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Governance

FSI's research on the origins, character and consequences of government institutions spans continents and academic disciplines. The institute’s senior fellows and their colleagues across Stanford examine the principles of public administration and implementation. Their work focuses on how maternal health care is delivered in rural China, how public action can create wealth and eliminate poverty, and why U.S. immigration reform keeps stalling. Looking more broadly at these issues, FSI’s Governance Project works on measuring the quality of governance and assessing a country’s ability to deliver public services.

FSI’s work includes comparative studies of how institutions help resolve policy and societal issues. Scholars aim to clearly define and make sense of the rule of law, examining how it is invoked and applied around the world. One project explores how authoritarian and democratic regimes can encourage or suppress economic development. Meanwhile, the European Governance project looks at governance issues on a single continent.

FSI researchers also investigate government services – trying to understand and measure how they work, whom they serve and how good they are. They assess energy services aimed at helping the poorest people around the world and explore public opinion on torture policies. The Children in Crisis project addresses how child health interventions interact with political reform. Specific research on governance, organizations and security capitalizes on FSI's longstanding interests and looks at how governance and organizational issues affect a nation’s ability to address security and international cooperation.

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Ognen Stojanovski

Ognen Stojanovski is a Visiting Scholar at PESD. His current research focuses on measuring and quantifying the economic impacts of solar PV products on end-users in developing countries, and identifying innovations in the solar sector that can improve business performance and maximize customer benefits. Ognen has also been extensively involved in PESD's research on National Oil Companies, including authoring a chapter in the book Oil and Governance: State-owned Enterprises and the World Energy Supply.

Ognen's background is in law and engineering and he has deep professional and personal interests in the intersection of energy and the developing world. He spent the four years between 2007 and 2011 working, living, and traveling through over 20 emerging economies in central and eastern Europe, South America, and Africa.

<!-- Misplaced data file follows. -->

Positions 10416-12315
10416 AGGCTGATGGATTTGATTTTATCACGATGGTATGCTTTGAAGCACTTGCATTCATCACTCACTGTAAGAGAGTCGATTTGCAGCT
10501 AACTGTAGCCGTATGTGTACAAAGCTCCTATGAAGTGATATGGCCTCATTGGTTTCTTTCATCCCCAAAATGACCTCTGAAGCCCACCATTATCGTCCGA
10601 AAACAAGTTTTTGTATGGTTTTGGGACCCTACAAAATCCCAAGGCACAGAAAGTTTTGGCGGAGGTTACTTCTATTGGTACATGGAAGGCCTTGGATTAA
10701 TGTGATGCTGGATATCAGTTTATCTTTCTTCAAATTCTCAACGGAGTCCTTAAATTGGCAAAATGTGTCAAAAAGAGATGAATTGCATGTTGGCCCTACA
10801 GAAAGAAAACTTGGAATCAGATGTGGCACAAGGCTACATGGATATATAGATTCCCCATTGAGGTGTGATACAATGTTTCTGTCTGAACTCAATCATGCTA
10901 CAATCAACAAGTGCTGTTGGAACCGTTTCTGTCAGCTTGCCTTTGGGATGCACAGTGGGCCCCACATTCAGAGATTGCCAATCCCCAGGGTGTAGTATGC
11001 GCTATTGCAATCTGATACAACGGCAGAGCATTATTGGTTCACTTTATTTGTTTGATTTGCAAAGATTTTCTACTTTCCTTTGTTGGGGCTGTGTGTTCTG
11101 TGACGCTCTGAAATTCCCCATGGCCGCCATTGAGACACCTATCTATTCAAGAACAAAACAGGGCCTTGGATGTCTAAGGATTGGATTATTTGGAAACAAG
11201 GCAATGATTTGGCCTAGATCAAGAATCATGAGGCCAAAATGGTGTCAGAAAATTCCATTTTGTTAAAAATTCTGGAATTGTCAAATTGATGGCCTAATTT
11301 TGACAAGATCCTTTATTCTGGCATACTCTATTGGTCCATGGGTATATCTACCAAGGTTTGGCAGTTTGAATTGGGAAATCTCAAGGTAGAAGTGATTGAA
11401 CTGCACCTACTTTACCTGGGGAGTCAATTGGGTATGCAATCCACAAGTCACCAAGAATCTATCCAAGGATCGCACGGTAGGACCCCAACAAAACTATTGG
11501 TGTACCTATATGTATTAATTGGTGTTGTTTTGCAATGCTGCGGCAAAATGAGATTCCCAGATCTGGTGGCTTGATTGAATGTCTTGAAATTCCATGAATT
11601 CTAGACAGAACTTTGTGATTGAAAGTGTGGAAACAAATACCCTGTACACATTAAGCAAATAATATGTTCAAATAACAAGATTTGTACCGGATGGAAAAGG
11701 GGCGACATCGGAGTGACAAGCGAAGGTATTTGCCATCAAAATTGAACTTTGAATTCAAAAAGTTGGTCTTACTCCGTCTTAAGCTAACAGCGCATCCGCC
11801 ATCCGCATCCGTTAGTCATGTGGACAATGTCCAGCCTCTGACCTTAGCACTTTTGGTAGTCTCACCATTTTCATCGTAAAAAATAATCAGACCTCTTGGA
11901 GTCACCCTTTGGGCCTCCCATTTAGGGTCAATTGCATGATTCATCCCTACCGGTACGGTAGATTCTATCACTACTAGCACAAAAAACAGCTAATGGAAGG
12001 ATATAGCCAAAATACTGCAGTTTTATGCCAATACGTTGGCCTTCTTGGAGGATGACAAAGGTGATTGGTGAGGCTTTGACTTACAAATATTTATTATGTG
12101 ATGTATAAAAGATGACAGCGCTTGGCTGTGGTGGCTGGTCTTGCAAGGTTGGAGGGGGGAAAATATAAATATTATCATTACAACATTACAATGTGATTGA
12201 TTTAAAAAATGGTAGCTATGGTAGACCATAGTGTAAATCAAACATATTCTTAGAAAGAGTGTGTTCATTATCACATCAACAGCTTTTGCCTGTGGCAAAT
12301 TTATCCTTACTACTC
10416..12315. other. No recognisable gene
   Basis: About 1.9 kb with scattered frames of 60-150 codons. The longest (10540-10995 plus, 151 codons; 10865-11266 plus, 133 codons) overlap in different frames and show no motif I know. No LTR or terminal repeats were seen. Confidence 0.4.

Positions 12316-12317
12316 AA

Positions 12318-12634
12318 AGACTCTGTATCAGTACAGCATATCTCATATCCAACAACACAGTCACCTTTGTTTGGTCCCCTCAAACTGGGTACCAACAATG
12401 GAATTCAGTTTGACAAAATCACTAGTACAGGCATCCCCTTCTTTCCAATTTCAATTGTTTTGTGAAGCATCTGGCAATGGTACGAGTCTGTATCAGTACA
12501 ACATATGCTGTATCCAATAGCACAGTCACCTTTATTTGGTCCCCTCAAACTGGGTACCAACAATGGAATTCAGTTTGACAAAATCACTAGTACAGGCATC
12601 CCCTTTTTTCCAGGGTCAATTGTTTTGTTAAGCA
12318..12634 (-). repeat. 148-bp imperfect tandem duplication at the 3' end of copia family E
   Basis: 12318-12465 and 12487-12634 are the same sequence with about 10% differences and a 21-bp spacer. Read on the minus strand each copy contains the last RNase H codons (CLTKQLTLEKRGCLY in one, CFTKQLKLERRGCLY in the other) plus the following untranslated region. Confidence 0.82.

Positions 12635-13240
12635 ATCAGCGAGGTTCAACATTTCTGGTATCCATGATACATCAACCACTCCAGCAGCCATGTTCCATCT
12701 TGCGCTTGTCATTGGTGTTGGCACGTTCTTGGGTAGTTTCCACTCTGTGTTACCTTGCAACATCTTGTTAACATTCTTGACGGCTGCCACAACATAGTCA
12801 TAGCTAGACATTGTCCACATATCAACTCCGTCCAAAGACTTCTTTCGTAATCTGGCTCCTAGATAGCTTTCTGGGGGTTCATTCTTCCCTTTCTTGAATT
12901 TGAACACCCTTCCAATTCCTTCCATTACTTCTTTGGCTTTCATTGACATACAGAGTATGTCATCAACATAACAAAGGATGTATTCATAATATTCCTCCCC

Ognen received his J.D. from Stanford (with distinction) and also holds masters and bachelors degrees from UC Berkeley in Industrial Engineering and Operations Research (with highest honors). He is an active member of the State Bar of California, advising clients on a wide range of corporate legal issues and currently serves as the manager of a Berkeley-based start-up company.

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616 Serra St.
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Risk Attitudes Shape National Oil Company Strategies

Abstract

Mark C. Thurber, David R. Hults

National oil companies can cause pain at pump, research shows

State-owned oil companies dominate the world's oil supplies, and politicians often cannot resist getting involved. When they do, the result is often excessive pollution, poor company performance and volatile oil prices. PESD's Mark Thurber makes the case in a new book.

Oil and Governance: State-owned Enterprises and the World Energy Supply

National oil companies (NOCs) produce most of the world’s oil and natural gas and bankroll governments across the globe. Although NOCs superficially resemble private-sector companies, they often behave in very different ways. To understand these pivotal state-owned enterprises and the long shadow they cast on world energy markets, the Program on Energy and Sustainable Development (PESD) at Stanford University commissioned Oil and Governance: State-owned Enterprises and the World Energy Supply.

Wolak testifies before Little Hoover Commission of the California State Legislature

PESD director Frank A. Wolak accepted an invitation to participate in the first public hearing The Little Hoover Commission (a bipartisan independent state oversight agency) has scheduled to examine the coordination among the state's related organizations and federal agencies with energy-related activities.

Improved stoves in India: A study of sustainable business models

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Burning of biomass for cooking is associated with health problems and climate change impacts. Many previous efforts to disseminate improved stoves – primarily by governments and NGOs – have not been successful. Based on interviews with 12 organizations selling improved biomass stoves, we assess the results to date and future prospects of commercial stove operations in India.

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